Beliefnet

MCC, SATURDAY, DECEMBER 4, 2010

Have you ever had one of those moments where you imagine your future self, thinking back to the present time, but as a memory? You’re doing something that you know is completely worthwhile, and there is nowhere else you’d rather be and no one else you’d rather be with. You’re there, in that future memory, smiling and laughing and wishing you could make the moment last longer than it ever will. And even though you know that’s impossible, that this moment will fade away and lose a little of itself, piece by piece, you imagine, just for a moment, that this moment is timeless. You imagine that this moment is actually not a moment, but a photograph, and that it will never lose its detail or color or luster. I had one of those moments today. It was more like a couple of hours, and they were spent outside Target House, lining the street with my mom and little sister and my physical therapist Christina, who has come to be one of my best friends. I in my wheelchair and my mother in her cap (just kidding; that was a reference to “The Night Before Christmas”).

But really, I was in my wheelchair, and Mama was in her coat, and so hwere all of us. And we were lining the streets because the St. Jude marathon was going on. It was rumored that this year, there were over 6,500 runners. And we sat there cheering and shouting and clapping because they were all running for us. They were all running for me. And for one of the first times, I realized that I’m not the only one fighting my cancer. I’ve known that my family and friends have been behind me. Don’t get me wrong. But for the first time, the people who make St. Jude possible, the people who donate to St. Jude, had faces. And they were all running past me.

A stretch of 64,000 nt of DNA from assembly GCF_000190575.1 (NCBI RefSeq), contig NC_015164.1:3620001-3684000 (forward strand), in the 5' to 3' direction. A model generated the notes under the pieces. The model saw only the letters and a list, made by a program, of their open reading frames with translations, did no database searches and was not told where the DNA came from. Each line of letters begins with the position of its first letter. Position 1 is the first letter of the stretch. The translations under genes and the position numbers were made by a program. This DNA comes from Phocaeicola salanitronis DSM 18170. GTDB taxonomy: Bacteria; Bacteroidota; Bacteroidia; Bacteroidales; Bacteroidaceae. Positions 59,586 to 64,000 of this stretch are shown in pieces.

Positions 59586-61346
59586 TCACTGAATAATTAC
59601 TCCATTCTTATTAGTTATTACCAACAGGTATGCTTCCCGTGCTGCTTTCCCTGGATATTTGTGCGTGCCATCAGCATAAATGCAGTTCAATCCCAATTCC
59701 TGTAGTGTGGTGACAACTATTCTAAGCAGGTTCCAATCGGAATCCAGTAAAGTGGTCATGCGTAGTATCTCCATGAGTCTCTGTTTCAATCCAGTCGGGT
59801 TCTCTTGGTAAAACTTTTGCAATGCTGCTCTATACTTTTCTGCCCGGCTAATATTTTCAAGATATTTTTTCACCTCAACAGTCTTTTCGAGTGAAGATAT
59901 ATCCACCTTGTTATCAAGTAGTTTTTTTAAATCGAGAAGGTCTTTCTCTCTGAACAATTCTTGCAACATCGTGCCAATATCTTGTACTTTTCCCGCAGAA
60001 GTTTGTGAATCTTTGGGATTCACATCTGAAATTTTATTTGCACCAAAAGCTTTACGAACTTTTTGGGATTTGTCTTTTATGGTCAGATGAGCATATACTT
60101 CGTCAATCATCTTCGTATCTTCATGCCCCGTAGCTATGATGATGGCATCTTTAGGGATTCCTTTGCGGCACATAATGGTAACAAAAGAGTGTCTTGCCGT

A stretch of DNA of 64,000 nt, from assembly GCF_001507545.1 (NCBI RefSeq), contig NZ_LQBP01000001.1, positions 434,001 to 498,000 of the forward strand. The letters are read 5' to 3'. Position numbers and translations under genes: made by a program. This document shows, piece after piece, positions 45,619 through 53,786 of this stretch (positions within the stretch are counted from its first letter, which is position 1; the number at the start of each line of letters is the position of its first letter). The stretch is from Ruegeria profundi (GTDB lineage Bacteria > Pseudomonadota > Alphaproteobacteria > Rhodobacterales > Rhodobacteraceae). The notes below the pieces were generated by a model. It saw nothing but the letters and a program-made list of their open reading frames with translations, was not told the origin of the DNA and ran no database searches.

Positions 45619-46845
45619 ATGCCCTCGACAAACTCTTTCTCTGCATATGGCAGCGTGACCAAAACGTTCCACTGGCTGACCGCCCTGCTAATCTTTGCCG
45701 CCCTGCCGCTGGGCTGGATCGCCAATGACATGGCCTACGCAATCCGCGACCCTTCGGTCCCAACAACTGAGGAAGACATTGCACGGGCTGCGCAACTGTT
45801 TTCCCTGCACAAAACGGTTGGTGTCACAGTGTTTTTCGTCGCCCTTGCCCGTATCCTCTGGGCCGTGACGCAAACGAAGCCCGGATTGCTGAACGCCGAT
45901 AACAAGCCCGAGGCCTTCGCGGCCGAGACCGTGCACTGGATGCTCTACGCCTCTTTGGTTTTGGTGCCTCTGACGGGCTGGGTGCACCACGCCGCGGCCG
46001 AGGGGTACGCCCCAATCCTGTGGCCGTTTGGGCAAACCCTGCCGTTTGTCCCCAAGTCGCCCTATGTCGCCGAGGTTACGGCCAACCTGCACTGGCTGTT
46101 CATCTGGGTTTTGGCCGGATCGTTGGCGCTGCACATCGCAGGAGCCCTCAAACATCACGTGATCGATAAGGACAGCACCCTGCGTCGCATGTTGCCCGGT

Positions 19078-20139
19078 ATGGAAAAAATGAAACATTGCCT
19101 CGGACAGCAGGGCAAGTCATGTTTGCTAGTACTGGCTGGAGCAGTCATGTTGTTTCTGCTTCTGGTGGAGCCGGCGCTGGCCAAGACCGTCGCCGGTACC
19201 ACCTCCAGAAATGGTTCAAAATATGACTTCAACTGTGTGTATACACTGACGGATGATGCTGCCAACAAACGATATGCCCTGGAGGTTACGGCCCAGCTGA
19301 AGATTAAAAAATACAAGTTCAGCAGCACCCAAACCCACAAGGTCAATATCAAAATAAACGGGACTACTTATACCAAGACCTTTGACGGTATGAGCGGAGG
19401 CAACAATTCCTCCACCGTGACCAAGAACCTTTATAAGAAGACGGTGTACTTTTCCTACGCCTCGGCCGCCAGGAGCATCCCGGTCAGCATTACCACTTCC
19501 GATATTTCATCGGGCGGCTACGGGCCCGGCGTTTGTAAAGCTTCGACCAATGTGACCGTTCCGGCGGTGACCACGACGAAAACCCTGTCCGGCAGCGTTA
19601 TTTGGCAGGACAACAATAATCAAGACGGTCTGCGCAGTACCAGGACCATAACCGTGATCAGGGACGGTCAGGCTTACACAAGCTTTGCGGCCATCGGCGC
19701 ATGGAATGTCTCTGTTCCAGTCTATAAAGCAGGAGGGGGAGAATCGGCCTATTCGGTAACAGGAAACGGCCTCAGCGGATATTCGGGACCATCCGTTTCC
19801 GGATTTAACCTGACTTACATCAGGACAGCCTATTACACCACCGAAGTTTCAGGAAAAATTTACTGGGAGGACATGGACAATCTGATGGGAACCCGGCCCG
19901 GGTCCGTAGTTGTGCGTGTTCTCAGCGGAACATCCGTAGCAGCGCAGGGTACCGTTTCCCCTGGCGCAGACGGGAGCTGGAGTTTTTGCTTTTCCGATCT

Strangers kept pointing at me and yelling, “This is for you!” And my physical therapist, Christina, who is leaving next week to go home and graduate, was standing beside me, smiling and laughing. I just wanted to press pause because things seemed a little bit perfect. I looked up and saw tears running down the face of Miss Becky, another patient’s mom. I started to cry, but I cleared the tears away because I wanted to spend time laughing and smiling with Christina instead. I saw six girls from my school running by wearing “Team Maggie May” t-shirts. I don’t know how else to explain it but to say that I was filled with an overwhelming sense of joy and gratitude. The people who ran did that for me and all the kids who are like me. I hope that, one day, I can do something to fight cancer as well. I guarantee it won’t be running, but I hope it well be even more powerful.

Notice two things in this journal entry: the sense of joy and gratitude and the sense of timelessness and perfection. Here Maggie seems to say that the very fact of other people trying to help her and others beat cancer is something perfect and timeless.

Perfection and timelessness are qualities of divine life. Maggie senses that running to raise money for cancer fighting is a good that stands out from conditional goods, which last only for a time. It is a good beyond time because it is done for the good of the cancer patients, such that the runners will receive joy in the realization of good for those patients.

The joy of the runners is tied to good for the patients.

Seeing this, Maggie is filled with “an overwhelming sense of joy and gratitude.” This plain ordinary event of running a race on a Saturday in Memphis hides within itself the presence and the activity of the kingdom of heaven. It is sacramental.

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